3 audiotapes (reference copies). 5 digital .mp3 files (reference copies).
The Smithsonian Institution Archives began its Oral History Program in 1973. The purpose of the program is to supplement the written documentation of the Archives'
record and manuscript collections with an Oral History Collection, focusing on the history of the Institution, research by its scholars, and contributions of its staff. Program
staff conduct interviews with current and retired Smithsonian staff and others who have made significant contributions to the Institution. There are also interviews conducted
by researchers or students on topics related to the history of the Smithsonian or the holdings of the Smithsonian Institution Archives.
Friedmann was interviewed for the Oral History Program because he made significant scholarly and administrative contributions of the Smithsonian during 28 years of service
at the National Museum of Natural History.
Friedmann was interviewed by Pamela M. Henson on 22 April 1975. The interview includes his reminiscences of his education, research interests, career and colleagues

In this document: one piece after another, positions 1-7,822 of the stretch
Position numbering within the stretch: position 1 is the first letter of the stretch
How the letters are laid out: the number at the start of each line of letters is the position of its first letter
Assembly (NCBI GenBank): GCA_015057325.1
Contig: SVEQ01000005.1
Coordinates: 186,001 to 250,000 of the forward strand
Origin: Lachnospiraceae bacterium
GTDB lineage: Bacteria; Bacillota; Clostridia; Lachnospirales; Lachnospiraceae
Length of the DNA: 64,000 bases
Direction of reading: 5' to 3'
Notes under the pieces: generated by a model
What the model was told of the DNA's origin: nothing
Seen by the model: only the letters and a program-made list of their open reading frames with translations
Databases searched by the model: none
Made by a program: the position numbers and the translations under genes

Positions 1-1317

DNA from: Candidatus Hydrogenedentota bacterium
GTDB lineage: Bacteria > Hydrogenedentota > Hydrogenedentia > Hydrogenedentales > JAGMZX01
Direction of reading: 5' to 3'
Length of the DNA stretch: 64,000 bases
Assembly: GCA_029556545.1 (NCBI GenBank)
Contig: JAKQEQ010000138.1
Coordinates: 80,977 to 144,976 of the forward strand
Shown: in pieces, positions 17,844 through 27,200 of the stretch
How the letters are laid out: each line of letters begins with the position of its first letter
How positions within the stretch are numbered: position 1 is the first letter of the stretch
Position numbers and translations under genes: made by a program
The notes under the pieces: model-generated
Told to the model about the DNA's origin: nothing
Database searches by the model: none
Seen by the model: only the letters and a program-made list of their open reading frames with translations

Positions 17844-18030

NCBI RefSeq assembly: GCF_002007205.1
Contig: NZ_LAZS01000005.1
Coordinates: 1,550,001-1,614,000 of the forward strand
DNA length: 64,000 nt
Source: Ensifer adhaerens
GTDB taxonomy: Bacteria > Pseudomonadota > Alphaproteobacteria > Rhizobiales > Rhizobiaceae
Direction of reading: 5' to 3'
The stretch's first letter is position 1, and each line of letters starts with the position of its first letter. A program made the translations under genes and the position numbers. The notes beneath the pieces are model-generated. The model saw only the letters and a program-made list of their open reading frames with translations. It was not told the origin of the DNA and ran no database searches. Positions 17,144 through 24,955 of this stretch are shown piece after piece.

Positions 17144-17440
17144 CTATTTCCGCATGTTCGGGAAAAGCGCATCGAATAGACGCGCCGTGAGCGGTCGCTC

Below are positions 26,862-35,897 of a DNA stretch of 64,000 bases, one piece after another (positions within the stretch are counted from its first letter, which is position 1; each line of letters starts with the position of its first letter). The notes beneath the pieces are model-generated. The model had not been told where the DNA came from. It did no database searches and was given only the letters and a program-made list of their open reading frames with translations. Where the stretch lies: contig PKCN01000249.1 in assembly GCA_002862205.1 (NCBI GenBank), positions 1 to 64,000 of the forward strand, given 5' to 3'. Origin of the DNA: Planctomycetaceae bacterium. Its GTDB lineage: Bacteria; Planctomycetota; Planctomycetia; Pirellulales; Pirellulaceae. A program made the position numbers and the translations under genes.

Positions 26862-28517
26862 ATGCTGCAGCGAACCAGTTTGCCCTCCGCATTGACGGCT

in the Division of Birds, administration of the United States National Museum, and work in the exhibits modernization program.
Herbert Friedmann (1900-1987), ornithologist, received his Ph.D. from Cornell University in 1923. He taught biology and ornithology at Brown University and Amherst
College for several years. In 1929 he was appointed Curator of the Division of Birds in the United States National Museum, a position held until 1957 when he was appointed
Head Curator of the Department of Zoology. Friedmann left the Institution in 1961 to become Director of the Los Angeles County Museum of Natural History until his retirement
in 1970. Friedmann's research focused on the birds of Africa and South America, parasitic birds, and the symbolic use of birds in art.